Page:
“Alan Furst with a dash of Tintin. . . . Intermingling romance with history. . . . A bravura performance.” —The New York Times Book Review
The introduction, discussion questions, suggestions for further reading, and author biography that follow are intended to enhance your discussion of The Last Day of the War
—an engrossing and exciting story of the love between a Jewish girl from St. Louis and an Armenian-American soldier, set in Paris at the end of World War I.
Eighteen-year-old Yael Weiss reinvents herself as Yale White to work in the YMCA soldiers’ canteens in Paris. Dub Hagopian is the soldier she barely knows whom she follows across the Atlantic. He is also the patriotic child of immigrants living in Providence and a member of Erinyes, an underground organization dedicated to avenging the 1915 Armenian massacres. Filled with passion, energy, and youthful idealism, Yale and Dub find themselves caught up in the excitement surrounding the Paris Peace Conference. In the final days of the war, they end up living in a château outside of Paris and aiding in concocting and carrying out a secret plan. Over the course of a few months, Yale becomes as devoted to Dub’s cause as she is to him.
Questions and Topics for Discussion
1. Describe the structure of The Last Day of the War. Why has Mitchell divided her book into nine parts, three set in the United States and six in Paris? How does she incorporate flashbacks into the chronological narrative to give the history of the characters? Discuss the various names of the chapters; what part do they play in the structure? What is the effect of the structure—the way the story is told—on you as a reader?
2. How has her Jewish and Midwestern background influenced Yale and her decisions? Is she at odds with her Jewish identity? Why does Yale feel compelled to lie about her age, religion, and name? How is she able to convince others of her masquerade?
3. The Last Day of the War is in many ways a coming-of-age story. How does Yale change over the course of one year, from the day she steals a suit on her eighteenth birthday to the Paris Peace Conference ending World War I? What has she learned and how has she matured in this year?
4. What meaning does Paris have for both Yale and Dub? How are they liberated and/or confined in Paris? What does each of them do in Paris that they would not have been able to do in the States?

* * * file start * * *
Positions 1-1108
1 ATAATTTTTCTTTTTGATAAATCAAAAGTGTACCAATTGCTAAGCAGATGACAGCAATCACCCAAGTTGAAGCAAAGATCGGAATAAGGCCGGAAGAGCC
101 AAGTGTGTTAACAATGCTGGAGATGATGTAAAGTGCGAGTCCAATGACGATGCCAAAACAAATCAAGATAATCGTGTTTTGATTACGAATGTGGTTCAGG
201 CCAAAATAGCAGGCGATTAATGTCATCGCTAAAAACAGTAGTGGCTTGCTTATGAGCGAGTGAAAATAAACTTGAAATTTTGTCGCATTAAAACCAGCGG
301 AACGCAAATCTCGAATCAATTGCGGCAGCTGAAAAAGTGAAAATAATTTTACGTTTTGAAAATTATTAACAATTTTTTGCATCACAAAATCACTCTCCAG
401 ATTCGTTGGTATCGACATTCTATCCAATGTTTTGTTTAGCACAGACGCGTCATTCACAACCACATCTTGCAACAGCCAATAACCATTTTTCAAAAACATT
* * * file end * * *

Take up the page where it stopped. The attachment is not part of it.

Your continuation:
5. At the end of the novel, Shushan declares: “He [Dub] could be any American boy” [p. 353]. Do you agree? In what way are Yale and Dub outsiders? And how are they both essentially and ultimately American?
6. What attracts Yale and Dub to each other? Is it their otherness? Why does Yale romanticize Dub and travel to Paris in the hope of finding him again? What does Dub feel for Yale? What does he feel for his girlfriend back home? Why does he feel indebted to Ramela? What does he owe Yale, if anything? Describe Yale and Dub’s relationship, and discuss what draws them to each other.
7. How has Dub’s Armenian immigrant experience in Providence influenced him? Can he ever separate himself from this identity of the Armenian-American immigrant and from the Armenian collective memory? How is it both liberating and burdensome for Dub?
8. Describe Yale’s friendship with Mary Brennan White. What do they share with and learn from each other? Does the presence of Dub and his Armenian friends strengthen or weaken their friendship? How have they both discovered themselves through the friendship?
9. What is the friendship between Dub and Raffi based on? How does it mirror or contrast with the friendship between Yale and Brennan?
10. Discuss the purpose and role of Aram Kazarian and his wife in the novel. What do they represent to Dub and his friends? What about their château? Describe it and its importance in the novel not only as a safe haven from the chaotic world, but as an emotional hold on the characters. How does the outside world eventually sneak in?
11. Why does Amo Winston, the forty-year-old YMCA matron, pick on Yale and Brennan? What do they represent for her? How do they feel about her? How and why does their relationship change over the course of the novel?
12. Discuss the theme of revenge in the novel. Who wants revenge and why? Can anyone be innocent in war? What does Kerim Bey represent for Dub and Raffi? Discuss the plan to assassinate him and what its outcome reveals about Dub and Raffi and their relationship.
13. What role do lying and deception play in this novel?
14. Discuss the importance of names in the novel—Yael Weiss/Yale White, Dub Hagopian, Mary Brennan White, Shushan; and others. What do their names reveal about the various characters?
15. The Last Day of the War is a historical novel. What did you learn about World War I and the early twentieth century by reading this novel? How much did you know about the Armenian massacres before reading the book?
16. What is the significance of the title, The Last Day of the War?
About this Author
Judith Mitchell is a graduate of the Iowa Writers’ Workshop and a recipient of a James Michener/Copernicus Society of America Fellowship. She currently teaches creative writing at the University of Wisconsin and lives in Madison.
Louis de Bernières, Corelli’s Mandolin
; Peter Carey, Oscar and Lucinda
; Sebastian Faulks, Birdsong
; William Klingaman, 1919: The Year Our World Began
; Hans Konig, Death of a Schoolboy
; Simon Wiesenthal, The Sunflower